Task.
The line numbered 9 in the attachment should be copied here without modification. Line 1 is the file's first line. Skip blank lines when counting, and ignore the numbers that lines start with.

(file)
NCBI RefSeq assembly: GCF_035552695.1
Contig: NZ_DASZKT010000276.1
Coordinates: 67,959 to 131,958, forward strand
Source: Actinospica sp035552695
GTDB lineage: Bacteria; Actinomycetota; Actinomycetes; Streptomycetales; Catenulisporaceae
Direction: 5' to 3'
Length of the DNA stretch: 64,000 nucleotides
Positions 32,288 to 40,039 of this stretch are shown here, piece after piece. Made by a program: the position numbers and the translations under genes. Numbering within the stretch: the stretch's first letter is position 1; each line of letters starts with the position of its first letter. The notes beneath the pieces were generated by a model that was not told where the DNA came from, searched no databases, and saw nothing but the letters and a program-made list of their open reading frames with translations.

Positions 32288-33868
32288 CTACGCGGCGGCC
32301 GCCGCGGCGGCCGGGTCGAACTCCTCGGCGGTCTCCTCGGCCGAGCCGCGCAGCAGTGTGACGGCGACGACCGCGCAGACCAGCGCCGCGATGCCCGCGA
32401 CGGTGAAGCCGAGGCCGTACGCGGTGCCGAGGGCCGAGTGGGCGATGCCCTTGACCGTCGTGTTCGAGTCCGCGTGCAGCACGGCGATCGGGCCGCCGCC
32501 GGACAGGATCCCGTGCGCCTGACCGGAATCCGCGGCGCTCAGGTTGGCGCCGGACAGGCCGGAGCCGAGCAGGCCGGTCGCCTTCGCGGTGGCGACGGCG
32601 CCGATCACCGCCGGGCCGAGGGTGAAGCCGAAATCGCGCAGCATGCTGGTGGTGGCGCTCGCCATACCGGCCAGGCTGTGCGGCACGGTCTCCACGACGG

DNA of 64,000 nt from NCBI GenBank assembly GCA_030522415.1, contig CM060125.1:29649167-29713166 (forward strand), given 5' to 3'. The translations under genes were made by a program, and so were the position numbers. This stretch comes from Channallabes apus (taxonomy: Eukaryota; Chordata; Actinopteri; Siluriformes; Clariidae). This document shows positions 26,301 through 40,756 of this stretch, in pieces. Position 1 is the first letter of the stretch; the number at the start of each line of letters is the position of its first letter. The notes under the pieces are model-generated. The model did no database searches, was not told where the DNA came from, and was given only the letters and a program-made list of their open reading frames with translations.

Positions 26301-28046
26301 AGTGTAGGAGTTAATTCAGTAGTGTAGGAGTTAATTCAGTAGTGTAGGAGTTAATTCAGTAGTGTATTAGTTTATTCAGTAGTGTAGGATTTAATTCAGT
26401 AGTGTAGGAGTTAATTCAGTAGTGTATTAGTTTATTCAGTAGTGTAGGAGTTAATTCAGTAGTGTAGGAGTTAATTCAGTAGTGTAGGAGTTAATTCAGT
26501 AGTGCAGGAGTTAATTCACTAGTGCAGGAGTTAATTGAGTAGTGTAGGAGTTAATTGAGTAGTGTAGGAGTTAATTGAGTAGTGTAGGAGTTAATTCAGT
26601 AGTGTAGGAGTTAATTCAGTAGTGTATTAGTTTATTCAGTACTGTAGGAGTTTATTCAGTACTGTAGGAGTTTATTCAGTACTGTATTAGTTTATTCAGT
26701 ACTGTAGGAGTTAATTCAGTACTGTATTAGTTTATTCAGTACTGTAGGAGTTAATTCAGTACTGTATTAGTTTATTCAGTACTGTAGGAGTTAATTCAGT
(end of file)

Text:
Positions 32288-33868